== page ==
The mining industry plays a crucial role in a country’s economy. It helps create job opportunities, grants foreign exchange, and accounts for a large portion of gross domestic product. Below we explore five challenges faced by the mining industry.
Capital access and allocation is one of the biggest problems facing the mining industry. The increase in production cost has significantly impacted profit margins across the globe. Small entities that lack the financial capabilities of major companies face the challenge of raising enough capital to invest in expensive mining practices or large-scale mining equipment. This might lead to high-profile projects being shelved, scrapped, or sent back to the drawing board.
One of the most popular ways of solving capital access issues is flexible financing. You can contact a reliable equipment financing company to help you lease and purchase large-scale mining equipment. This will enable you to expand your business boundaries and increase productivity and profitability.
Mining can be a dangerous job. Your workers are susceptible to workplace hazards that can endanger their health and safety, like hearing loss due to mine noise, dust inhalation, and exposure to harmful chemicals.
Part of improving the safety and health of your workers may involve installing high-quality underground ventilation systems to protect workers from inhaling dangerous fumes.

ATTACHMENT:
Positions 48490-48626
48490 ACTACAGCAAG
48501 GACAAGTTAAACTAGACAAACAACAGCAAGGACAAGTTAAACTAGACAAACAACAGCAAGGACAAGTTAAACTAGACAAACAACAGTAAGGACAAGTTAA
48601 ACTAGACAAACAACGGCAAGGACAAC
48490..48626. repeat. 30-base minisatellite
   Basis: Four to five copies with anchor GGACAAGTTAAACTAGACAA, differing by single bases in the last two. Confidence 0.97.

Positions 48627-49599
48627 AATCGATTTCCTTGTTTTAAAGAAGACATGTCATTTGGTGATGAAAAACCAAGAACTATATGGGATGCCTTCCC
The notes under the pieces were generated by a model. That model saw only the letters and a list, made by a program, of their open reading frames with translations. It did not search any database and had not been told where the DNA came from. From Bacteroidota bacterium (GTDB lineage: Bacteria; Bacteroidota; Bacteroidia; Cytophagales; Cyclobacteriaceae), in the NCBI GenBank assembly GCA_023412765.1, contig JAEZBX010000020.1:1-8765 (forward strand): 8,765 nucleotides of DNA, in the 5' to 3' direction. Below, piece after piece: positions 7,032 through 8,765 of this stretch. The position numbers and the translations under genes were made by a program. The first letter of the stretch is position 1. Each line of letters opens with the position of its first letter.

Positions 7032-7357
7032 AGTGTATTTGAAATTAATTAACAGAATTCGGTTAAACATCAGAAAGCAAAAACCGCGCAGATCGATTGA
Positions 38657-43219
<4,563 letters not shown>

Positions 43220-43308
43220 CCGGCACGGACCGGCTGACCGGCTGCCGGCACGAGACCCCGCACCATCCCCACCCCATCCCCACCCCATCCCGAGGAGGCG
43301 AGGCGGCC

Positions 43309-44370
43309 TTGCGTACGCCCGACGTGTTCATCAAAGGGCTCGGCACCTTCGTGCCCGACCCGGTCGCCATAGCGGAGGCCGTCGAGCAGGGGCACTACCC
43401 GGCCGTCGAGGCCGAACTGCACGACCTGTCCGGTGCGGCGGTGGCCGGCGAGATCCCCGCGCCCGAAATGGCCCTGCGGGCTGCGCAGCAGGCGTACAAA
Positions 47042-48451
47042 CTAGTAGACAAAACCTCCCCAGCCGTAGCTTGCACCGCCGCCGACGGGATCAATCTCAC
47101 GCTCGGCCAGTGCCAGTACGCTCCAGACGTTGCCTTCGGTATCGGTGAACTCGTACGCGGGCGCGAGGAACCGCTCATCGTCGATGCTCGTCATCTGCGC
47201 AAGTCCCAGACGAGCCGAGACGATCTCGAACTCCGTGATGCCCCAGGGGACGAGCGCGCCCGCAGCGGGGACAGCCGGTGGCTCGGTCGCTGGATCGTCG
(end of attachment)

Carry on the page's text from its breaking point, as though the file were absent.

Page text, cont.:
Resource Scarcity and Quality
With only a few high-quality ore deposits left, miners may have to work harder than before. New deposits can only be found in difficult-to-access and remote areas, leading to increased costs, lead times, and risks associated with developing and operating new mines.
Older mines can be difficult to navigate and often lead to the extraction of lower ore grades and longer transport distances from the mines. As the ore grades go down, production for each ounce goes up significantly.
Large-scale miners produce waste in large volumes during the mining processes, and some can be highly toxic. This waste can lead to groundwater contamination and acid mine drainage.
Be sure to observe and ensure that your waste has been neutralized before being returned to earth. Even as the regulations governing the disposal of mining waste become stricter, elemental analysis is becoming more crucial in achieving little to no release of harmful chemicals.
Shortage in skilled labor, including mining geologists, engineers, and project designers, is one of the main concerns in the mining industry. The majority of the industry’s workforce is made up of senior workers and most experienced workers who have deep industry knowledge are less comfortable adapting to collaborative work and digital innovations.
The younger generation, on the other hand, tends to have a strong understanding of digital technologies but may not have enough knowledge of mechanical-physical operations and may be less compliant with the traditional corporate ladder. The shortage of skilled workers to handle difficult mining jobs adds pressure on existing staff, forcing them to do more with less. The ultimate result is reduced employee productivity and an increased cost of retaining existing talent.